Corey Pavin invited Major Dan Rooney, the F-16 pilot and PGA golf instructor who started Patriot Golf Day in the US, to speak to his team on Tuesday night. Considering the notoriety Pavin gained in the ’91 Ryder Cup match at Kiawah Island, dubbed “War by the Shore,” when he wore a camouflage hat during the Persian Gulf War, it might be wise to keep military references at bay.
Now, don’t get me wrong, as an American, I support our troops, but it’s the likening of a golf match to war that’s bothersome.
“It wasn’t so much a motivational speech, per se,” Pavin explained. “But maybe a little more awareness of what’s happening around the world and what’s going on and how, in a military sense, how team unit and accountability to each other is very important. So I just asked him to stress some points that I’ve been stressing, and just relate it in a different manner. It was a very fun evening, actually. It was quite good.”
He added, “I want these guys to be accountable to each other and have each other’s backs. And basically that’s what happens in the military. He just shared a few stories about that and how it relates in the military to what’s happened.”
In a follow-up question, Pavin was asked about the War by the Shore incident and whether it would have been more prudent to avoid war references.
“No, I don’t think so,” answered the American captain. “I think the military awareness in the United States is probably at an all-time high. And I think people, certainly in the States, and over here, appreciate the military and what they do for our freedoms, and that’s what that was good about.”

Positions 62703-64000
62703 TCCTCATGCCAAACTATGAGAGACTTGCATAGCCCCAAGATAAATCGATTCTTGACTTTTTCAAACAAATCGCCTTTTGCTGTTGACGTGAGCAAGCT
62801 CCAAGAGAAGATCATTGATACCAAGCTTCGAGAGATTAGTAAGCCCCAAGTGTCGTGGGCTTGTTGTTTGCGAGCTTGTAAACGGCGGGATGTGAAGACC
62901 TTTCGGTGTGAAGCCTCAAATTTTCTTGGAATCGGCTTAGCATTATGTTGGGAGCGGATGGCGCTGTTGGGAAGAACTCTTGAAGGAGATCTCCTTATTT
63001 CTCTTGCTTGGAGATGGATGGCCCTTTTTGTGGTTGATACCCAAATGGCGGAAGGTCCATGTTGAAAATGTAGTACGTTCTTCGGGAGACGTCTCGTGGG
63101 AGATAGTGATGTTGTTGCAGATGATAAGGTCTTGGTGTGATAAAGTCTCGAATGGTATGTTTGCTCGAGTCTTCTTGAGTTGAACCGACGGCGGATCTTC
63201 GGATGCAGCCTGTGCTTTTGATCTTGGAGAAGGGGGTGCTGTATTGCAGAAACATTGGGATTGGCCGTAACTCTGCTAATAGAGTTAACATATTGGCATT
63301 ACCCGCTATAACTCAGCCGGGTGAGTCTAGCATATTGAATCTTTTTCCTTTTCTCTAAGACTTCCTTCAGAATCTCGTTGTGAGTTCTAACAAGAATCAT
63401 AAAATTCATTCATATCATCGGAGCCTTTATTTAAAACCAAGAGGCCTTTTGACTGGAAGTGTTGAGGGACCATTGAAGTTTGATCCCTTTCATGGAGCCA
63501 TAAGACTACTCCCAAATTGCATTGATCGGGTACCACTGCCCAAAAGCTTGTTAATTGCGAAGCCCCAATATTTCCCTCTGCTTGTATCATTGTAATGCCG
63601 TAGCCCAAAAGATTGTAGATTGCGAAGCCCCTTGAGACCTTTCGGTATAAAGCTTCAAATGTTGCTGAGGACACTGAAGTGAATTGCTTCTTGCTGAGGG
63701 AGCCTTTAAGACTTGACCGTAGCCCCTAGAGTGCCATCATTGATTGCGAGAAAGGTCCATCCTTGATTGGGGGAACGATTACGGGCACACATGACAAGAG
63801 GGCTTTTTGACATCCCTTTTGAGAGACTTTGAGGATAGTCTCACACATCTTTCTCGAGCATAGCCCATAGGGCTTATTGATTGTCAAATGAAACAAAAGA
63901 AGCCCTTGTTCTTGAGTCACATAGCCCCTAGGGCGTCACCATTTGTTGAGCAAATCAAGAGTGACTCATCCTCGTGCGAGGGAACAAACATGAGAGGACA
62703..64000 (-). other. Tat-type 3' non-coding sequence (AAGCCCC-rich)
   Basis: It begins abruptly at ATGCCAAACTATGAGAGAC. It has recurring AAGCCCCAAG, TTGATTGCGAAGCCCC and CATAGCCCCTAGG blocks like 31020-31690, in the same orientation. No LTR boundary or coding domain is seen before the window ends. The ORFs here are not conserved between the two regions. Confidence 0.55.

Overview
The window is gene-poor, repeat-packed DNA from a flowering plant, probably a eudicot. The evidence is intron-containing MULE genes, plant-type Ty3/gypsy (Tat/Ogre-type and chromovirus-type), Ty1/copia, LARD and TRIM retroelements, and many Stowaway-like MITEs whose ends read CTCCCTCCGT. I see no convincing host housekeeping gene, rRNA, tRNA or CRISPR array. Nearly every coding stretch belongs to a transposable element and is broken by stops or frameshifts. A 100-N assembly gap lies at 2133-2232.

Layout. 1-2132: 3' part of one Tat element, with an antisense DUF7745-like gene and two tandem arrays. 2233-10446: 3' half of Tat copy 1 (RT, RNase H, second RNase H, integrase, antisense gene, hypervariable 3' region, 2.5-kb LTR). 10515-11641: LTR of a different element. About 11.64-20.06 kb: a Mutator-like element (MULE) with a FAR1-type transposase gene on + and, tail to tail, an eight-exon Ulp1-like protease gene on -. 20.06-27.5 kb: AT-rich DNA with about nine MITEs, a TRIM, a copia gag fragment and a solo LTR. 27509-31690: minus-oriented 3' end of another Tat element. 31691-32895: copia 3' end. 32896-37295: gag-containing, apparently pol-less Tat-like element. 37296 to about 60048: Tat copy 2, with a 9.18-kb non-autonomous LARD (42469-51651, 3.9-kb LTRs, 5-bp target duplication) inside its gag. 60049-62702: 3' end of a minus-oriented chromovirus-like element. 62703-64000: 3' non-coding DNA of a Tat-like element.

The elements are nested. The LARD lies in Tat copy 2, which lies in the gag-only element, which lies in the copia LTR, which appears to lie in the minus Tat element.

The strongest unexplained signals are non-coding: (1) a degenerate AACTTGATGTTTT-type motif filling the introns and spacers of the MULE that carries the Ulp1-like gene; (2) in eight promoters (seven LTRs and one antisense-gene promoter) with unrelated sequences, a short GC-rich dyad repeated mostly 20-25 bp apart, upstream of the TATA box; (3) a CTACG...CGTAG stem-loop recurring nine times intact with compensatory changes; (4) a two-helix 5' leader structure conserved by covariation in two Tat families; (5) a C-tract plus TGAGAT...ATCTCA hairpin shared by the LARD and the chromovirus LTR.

Major Rooney’s talk stirred emotions in some players and tears from Bubba Watson, which, as we’ve learned this year, aren’t uncommon.
“[Rooney] was just talking about the Stars and Stripes and about how he represents our country and gives us freedom, all of the military gives us freedom and that’s what he was talking about,” said Watson. “He just talked about how he just — you know, the Stars and Stripes and what a big honor it is to put that on and how we should be thankful for what we do. But all of us were emotional for what he does that let’s us play golf and play in The Ryder Cup.”
Undoubtedly, Rooney shared powerful words, but to compare fighting a war with one set of millionaires playing golf against another is downright insulting. Even if it’s not exactly what Pavin intended, it’s his history of war-like associations in this game that forces us to interpret it as such.
Phil Mickelson, who appeared reluctant to speak on the touchy subject (almost embarrassed), gave a more diplomatic answer, “I haven’t noticed that to be the case, but I do feel proud to be part of a country that cares about the civil rights of people all throughout the world and not just in our own country.”
Continued Watson, “My dad was a military man. He was in Vietnam. He gave us a special present last night. It meant a lot. My dad is dying of cancer, he has, the doctor, says three months to live. I’m playing this for him and representing the United States and I more than likely am never going to be in the military unless they ask for our help, so more than likely I am never going to be in the military so this is the chance to be like my dad.”
[Photo by AP]